treating the waste material with an acid to dissolve the heavy-metals as water-soluble salts;
forming a hydroxide of at least the copper/lead fraction;
precipitating at least a portion of said copper/lead fraction as a hydroxide at a first pH of about 4.5 to about 6.5;
adjusting the pH to a second pH which is different from said first pH;
and precipitating at least a portion of said second heavy-metal as a hydroxide at second pH.
Description

The present invention is directed to a process for the separation of heavy metals from mixtures and, more particularly, for the separation of heavy metals from waste materials such as natural and industrial sludges, thermal residues and contaminated soils.

BACKGROUND

One process for the heavy-metal decontamination of river and harbour sludges, sewage sludges, residues of combustion and pyrolysis, and other relevant problem substances is disclosed in European Patent Specification 0,072,885. The heavy metals are dissolved with mineral acids and then precipitated again as hydroxides with milk of lime at a pH of about 10. The hydroxides are then carbonated by carbon dioxide and the metals still remaining are extracted down to trace amounts. The decontaminated starting substances can then be put to an economically viable use. For example, river and harbour sludges, as well as decontaminated residues of combustion and pyrolysis, may be used for the production of bricks, light-weight building materials or cement building materials. Decontaminated sewage sludges can be used as fertilizers. In each of these cases, problem-free disposal is possible.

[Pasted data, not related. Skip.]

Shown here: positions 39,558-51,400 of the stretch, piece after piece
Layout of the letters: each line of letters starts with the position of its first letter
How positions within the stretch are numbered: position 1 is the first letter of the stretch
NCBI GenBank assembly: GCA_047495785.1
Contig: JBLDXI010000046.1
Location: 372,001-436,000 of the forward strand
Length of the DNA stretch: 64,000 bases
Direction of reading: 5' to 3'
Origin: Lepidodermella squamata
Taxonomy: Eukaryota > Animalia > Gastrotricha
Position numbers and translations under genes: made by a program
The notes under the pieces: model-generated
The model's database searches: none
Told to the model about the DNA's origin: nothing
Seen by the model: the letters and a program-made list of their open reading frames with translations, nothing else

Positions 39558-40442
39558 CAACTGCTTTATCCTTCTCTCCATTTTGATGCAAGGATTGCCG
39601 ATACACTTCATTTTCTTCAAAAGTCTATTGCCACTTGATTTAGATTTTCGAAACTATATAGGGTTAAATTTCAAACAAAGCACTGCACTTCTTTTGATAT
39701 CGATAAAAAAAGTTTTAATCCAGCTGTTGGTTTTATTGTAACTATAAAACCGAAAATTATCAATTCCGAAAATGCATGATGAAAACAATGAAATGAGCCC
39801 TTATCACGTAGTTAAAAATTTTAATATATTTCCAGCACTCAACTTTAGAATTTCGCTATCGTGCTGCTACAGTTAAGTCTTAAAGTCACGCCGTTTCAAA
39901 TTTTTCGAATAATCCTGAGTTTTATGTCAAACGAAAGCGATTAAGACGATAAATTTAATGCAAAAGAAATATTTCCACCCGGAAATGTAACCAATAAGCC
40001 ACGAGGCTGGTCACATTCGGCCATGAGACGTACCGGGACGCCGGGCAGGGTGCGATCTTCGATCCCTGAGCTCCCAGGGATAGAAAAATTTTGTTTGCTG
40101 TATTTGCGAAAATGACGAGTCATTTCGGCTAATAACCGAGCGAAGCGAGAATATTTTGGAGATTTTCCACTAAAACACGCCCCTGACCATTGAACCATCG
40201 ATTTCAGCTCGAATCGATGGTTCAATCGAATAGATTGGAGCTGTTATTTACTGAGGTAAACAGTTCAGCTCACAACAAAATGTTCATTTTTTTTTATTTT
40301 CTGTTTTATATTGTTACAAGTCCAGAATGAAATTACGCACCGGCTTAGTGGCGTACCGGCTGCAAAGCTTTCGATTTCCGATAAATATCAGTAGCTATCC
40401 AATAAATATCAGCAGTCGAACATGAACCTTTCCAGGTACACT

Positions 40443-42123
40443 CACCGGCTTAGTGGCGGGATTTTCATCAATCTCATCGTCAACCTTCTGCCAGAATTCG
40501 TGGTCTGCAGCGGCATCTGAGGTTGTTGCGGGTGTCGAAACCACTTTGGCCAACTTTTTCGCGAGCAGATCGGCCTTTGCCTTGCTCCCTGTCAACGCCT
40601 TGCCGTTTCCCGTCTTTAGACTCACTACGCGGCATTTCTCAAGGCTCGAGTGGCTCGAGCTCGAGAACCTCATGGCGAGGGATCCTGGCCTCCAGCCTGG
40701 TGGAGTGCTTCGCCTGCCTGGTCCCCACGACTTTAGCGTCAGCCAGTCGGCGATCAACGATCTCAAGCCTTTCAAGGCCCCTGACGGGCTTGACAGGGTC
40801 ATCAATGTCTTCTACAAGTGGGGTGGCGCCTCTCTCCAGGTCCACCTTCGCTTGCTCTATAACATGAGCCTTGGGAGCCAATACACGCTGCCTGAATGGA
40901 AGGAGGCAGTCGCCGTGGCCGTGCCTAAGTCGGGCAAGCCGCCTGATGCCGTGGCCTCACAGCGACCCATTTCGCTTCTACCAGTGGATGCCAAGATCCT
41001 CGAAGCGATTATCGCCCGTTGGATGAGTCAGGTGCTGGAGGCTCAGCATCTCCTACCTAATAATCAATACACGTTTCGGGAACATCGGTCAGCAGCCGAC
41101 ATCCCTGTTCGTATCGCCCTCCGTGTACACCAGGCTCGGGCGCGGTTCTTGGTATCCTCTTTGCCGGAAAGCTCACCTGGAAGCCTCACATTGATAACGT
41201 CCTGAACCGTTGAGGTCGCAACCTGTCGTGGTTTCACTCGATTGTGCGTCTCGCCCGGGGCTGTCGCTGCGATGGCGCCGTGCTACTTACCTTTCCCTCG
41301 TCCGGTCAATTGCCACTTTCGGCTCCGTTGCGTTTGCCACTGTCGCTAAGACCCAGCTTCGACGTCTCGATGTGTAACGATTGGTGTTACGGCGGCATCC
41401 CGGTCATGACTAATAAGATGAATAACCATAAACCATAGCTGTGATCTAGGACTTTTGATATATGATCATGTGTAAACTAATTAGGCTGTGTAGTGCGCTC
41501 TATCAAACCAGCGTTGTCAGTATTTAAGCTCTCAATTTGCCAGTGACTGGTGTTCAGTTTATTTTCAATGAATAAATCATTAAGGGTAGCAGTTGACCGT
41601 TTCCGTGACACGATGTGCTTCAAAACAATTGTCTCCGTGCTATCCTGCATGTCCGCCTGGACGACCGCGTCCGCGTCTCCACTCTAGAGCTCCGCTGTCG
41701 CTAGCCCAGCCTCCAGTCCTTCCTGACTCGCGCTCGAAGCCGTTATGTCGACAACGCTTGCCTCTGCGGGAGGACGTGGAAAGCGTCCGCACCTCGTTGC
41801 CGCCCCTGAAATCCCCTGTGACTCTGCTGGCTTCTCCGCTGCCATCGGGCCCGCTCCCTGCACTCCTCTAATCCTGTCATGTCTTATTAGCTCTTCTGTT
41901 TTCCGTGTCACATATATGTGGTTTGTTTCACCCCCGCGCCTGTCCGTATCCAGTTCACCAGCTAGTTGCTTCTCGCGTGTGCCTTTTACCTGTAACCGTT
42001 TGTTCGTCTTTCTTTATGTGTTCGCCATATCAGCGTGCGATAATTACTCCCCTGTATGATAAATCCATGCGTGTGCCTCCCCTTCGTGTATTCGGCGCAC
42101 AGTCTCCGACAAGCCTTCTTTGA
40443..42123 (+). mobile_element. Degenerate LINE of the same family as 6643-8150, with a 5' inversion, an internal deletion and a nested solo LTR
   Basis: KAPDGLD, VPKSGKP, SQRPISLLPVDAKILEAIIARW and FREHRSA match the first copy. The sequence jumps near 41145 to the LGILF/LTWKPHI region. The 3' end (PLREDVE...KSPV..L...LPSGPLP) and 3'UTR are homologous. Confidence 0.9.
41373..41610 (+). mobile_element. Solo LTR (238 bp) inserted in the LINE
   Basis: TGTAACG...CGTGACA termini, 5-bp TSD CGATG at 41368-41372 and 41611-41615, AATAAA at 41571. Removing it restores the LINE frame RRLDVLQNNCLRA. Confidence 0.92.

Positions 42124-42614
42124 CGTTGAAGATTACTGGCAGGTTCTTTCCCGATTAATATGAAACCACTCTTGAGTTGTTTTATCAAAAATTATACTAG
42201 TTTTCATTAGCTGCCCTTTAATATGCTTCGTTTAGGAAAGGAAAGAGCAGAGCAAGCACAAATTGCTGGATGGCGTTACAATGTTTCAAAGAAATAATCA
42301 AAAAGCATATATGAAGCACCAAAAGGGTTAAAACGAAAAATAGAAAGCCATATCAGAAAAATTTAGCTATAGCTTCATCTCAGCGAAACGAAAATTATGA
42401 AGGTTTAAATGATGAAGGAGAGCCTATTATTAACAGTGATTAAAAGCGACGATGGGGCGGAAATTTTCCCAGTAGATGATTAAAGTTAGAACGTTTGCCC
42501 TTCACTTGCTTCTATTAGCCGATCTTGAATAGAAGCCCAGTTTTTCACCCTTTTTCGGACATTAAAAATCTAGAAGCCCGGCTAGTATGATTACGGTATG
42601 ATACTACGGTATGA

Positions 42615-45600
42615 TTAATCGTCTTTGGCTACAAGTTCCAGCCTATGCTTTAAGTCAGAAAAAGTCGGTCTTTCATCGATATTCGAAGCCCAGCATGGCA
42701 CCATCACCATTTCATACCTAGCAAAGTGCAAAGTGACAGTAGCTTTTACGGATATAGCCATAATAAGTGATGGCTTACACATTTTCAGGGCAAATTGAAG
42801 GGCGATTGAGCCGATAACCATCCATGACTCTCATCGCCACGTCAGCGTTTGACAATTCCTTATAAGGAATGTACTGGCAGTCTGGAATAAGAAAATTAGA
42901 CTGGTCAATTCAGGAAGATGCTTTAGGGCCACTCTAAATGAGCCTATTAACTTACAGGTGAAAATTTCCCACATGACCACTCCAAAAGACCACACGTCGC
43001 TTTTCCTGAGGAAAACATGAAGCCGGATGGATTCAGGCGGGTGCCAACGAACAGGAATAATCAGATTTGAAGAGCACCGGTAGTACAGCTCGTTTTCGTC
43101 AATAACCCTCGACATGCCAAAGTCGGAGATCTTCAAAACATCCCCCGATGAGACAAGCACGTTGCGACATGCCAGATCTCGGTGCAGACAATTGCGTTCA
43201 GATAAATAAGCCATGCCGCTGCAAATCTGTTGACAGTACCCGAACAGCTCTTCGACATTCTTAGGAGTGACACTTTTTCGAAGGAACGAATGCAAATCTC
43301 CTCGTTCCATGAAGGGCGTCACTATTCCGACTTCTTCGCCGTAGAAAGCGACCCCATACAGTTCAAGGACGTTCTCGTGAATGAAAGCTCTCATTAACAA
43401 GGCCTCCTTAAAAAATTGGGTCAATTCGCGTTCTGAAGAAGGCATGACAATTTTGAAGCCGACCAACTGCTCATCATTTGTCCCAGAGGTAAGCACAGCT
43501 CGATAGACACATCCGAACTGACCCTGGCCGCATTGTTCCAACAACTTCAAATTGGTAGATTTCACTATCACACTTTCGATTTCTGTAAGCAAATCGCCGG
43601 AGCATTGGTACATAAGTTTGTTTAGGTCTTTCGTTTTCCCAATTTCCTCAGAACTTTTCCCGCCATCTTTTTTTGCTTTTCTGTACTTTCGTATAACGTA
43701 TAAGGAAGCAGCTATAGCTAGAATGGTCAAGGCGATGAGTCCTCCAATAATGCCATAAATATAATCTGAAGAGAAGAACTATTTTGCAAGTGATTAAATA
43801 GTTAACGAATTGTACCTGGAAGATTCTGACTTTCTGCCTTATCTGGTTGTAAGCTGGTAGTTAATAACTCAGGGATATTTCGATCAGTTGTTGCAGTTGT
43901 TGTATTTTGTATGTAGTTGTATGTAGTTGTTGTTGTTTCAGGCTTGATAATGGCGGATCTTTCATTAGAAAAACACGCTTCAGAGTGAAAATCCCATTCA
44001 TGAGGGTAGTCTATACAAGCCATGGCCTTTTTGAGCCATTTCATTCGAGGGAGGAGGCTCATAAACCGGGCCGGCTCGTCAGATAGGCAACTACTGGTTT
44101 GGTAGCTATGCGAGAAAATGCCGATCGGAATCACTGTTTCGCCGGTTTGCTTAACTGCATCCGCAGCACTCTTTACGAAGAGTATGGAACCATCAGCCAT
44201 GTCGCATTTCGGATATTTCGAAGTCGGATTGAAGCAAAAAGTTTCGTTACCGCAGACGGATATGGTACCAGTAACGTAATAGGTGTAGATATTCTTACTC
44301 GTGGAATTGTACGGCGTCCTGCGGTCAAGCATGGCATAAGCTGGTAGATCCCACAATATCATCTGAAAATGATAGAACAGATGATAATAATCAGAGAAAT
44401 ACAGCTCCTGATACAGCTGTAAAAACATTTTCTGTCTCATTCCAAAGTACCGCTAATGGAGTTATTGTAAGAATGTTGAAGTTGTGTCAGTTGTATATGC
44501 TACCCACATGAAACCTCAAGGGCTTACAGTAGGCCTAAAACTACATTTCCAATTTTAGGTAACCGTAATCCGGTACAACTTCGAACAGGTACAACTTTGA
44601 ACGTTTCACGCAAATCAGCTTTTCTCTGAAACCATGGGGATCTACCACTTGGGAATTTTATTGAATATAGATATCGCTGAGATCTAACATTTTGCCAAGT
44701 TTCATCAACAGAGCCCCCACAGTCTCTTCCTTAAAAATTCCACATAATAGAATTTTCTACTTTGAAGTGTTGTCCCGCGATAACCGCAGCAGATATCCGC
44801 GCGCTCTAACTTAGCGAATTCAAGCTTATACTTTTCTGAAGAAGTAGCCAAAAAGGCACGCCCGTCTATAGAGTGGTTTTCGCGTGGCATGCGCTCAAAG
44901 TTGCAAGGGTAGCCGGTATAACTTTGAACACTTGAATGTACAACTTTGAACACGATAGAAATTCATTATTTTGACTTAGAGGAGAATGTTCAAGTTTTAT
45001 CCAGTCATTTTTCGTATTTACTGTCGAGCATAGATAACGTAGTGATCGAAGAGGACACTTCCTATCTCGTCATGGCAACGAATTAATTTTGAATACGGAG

The heavy-metal hydroxides and carbonates obtained in the decontamination are themselves valuable raw materials. It would therefore be desirable to separate these valuable raw materials. However, since these heavy metals typically have a high iron content, e.g. 90% of the total metal content, the use of these raw materials is inhibited. Recycling the valuable nonferrous heavy metals is therefore of little interest, particularly at times when there is an inexpensive surplus of metal ores and scrap metal on the world market.

One process disclosed in the above-referenced European Patent Specification teaches to first precipitate the bulk of the iron together with some of the heavy metals at pH 7 and then to precipitate the remaining heavy metals at pH 10. The iron fraction obtained according to this process and the heavy metal fraction precipitated at a higher pH value, however, both consist predominantly of iron and, therefore, cannot be readily used as raw materials in the metallurgical industry.